On the Sublime
The Sublime refers to an experience of vastness (of space, age, time) beyond calculation or comprehension – a sense of awe we might feel before an ocean, a glacier, the earth from a plane or a starry sky.
In the presence of the sublime, we are made to feel desperately small. In most of life, a sense of our smallness is experienced as a humiliation (when it happens, for example, at the hands of a professional enemy or a concierge). But the impression of smallness that unfolds in the presence of the Sublime has an oddly uplifting and profoundly redemptive effect. We are granted an impression of our complete nullity and insignificance in the grander scheme which relieves us from an often oppressive sense of the seriousness of our ambitions and desires. We welcome being put back in our place and not having to take ourselves quite so seriously, not least because the agent doing so is as noble and awe-inspiring as a ten-thousand-year-old ice sheet or a volcano on the surface of Mars.
Things that have up until now been looming so large in our minds (what’s gone wrong with the Singapore office, a colleague’s cold behaviour, the disagreement about patio furniture) is cut perfectly down in size. Local, immediate sorrows are reduced; none of our troubles, disappointments or hopes have very much significance for a time. Everything that happens to us, or that we do, is of no consequence whatever from the point of view of the universe. We are granted a perspective within which our own concerns are mercifully irrelevant.
Bits of our egoism and pride seem less impressive. We may be moved to be more tolerant, less wrapped up in our own concerns. We’re reminded of our fragility and transient occupation of the world – which can move us to focus on what’s genuinely important, while there is still time. The Sublime foregrounds a sense of equality, which we can otherwise find it hard to hold onto. In the face of vast things, the grades of human status lose meaning. The CEO and the intern are an equally transient arrangements of atoms.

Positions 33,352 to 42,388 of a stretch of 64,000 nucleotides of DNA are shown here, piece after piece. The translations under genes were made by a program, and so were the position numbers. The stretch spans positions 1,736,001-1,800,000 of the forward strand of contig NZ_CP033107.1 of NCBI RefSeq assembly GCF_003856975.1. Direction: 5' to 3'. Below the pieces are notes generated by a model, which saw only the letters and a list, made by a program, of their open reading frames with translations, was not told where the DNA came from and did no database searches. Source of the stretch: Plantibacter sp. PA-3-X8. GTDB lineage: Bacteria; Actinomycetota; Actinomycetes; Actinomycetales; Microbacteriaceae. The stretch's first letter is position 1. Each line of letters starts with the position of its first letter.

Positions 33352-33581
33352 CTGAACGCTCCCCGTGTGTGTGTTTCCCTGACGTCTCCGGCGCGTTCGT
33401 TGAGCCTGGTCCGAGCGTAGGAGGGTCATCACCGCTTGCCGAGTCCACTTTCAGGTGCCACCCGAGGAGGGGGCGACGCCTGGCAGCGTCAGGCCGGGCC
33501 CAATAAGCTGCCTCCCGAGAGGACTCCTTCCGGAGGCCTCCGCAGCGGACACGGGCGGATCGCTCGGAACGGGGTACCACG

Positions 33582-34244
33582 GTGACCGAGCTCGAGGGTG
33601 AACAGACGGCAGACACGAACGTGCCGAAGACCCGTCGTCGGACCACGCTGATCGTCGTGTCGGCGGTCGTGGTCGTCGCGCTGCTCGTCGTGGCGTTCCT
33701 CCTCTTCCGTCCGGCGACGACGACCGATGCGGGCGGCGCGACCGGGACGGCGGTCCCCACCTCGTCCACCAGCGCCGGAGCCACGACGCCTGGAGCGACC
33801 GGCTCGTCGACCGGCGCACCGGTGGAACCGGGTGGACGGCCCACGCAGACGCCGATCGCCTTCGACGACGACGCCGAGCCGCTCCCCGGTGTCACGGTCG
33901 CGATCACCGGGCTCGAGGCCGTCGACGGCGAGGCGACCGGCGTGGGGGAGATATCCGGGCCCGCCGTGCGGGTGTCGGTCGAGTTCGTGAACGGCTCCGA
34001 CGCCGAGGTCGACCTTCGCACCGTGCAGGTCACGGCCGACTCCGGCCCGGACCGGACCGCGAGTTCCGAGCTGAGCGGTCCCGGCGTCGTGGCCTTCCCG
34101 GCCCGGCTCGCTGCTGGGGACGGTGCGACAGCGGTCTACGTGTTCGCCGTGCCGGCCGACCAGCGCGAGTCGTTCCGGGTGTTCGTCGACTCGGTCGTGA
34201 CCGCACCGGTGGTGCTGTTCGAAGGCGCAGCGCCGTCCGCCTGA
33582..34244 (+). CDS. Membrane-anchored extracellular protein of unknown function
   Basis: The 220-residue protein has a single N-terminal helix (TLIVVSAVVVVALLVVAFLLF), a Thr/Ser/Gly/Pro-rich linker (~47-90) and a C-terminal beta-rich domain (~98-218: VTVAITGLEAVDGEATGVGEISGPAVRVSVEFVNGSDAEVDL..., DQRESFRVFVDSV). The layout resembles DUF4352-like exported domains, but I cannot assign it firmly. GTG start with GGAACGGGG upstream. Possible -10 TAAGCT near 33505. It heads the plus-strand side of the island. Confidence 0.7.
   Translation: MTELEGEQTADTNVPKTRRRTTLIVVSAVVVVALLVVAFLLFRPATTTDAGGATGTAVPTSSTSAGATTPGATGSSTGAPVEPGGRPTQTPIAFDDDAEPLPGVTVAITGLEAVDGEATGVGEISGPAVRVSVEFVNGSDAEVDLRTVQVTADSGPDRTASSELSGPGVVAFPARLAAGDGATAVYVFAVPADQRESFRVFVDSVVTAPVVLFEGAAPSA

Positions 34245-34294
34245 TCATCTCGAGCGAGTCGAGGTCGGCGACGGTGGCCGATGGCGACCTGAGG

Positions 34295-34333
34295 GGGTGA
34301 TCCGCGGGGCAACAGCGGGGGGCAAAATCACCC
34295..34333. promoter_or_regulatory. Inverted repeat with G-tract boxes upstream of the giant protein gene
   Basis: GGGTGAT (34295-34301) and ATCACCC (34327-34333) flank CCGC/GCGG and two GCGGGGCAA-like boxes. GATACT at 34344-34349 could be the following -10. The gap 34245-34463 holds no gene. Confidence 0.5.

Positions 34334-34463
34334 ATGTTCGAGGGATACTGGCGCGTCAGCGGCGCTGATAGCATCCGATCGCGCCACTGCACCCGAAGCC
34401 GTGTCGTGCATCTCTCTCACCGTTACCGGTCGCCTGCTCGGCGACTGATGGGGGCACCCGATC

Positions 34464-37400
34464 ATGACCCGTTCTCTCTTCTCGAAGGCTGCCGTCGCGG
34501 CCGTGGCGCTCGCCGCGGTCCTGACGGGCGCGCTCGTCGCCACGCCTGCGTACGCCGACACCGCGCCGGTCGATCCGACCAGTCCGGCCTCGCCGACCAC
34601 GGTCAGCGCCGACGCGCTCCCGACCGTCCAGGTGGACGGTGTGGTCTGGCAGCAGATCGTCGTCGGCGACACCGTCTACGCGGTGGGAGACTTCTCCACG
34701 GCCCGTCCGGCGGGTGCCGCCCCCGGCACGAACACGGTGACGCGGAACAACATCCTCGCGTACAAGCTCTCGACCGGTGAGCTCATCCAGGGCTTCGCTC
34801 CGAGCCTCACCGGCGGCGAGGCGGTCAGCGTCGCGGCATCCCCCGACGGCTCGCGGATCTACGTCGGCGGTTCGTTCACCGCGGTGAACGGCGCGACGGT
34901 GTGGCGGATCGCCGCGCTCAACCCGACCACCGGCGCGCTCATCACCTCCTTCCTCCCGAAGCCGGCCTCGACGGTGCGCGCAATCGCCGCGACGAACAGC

Our reversals matter less as well. We become more alive to the impersonal, implacable forces that erode all aspects of nature and, hence, all our lives. Our plans will, like the cliffs under the pressure of the raging oceans, collapse and fail. Our griefs are universal and unavoidable. The intense burden of the unfairness of existence is reduced.
Crucially, the Sublime isn’t just an idea. It’s a piece of applied philosophy experienced via the senses. The mere idea of our own littleness won’t impact upon us just as an abstract proposition. We have to feel it; we have to stand at the edge of the ocean with the wind raging about us or see the Singapore Straits from 30,000 feet at dawn. The importance of a sensory impression reveals a general truth about how our minds work: pure ideas are feeble tools for affecting human conduct; we can too easily shrug off words. This is why art and travel are ideal resources of culture. At their best, they integrate thought and feeling: the good idea they are seeking to teach us is delivered in the way we need – wrapped up in powerful sensory emotions.
We need not just the idea of cliffs; for philosophy to work its proper effect, we need regularly to take the whole of ourselves out to them.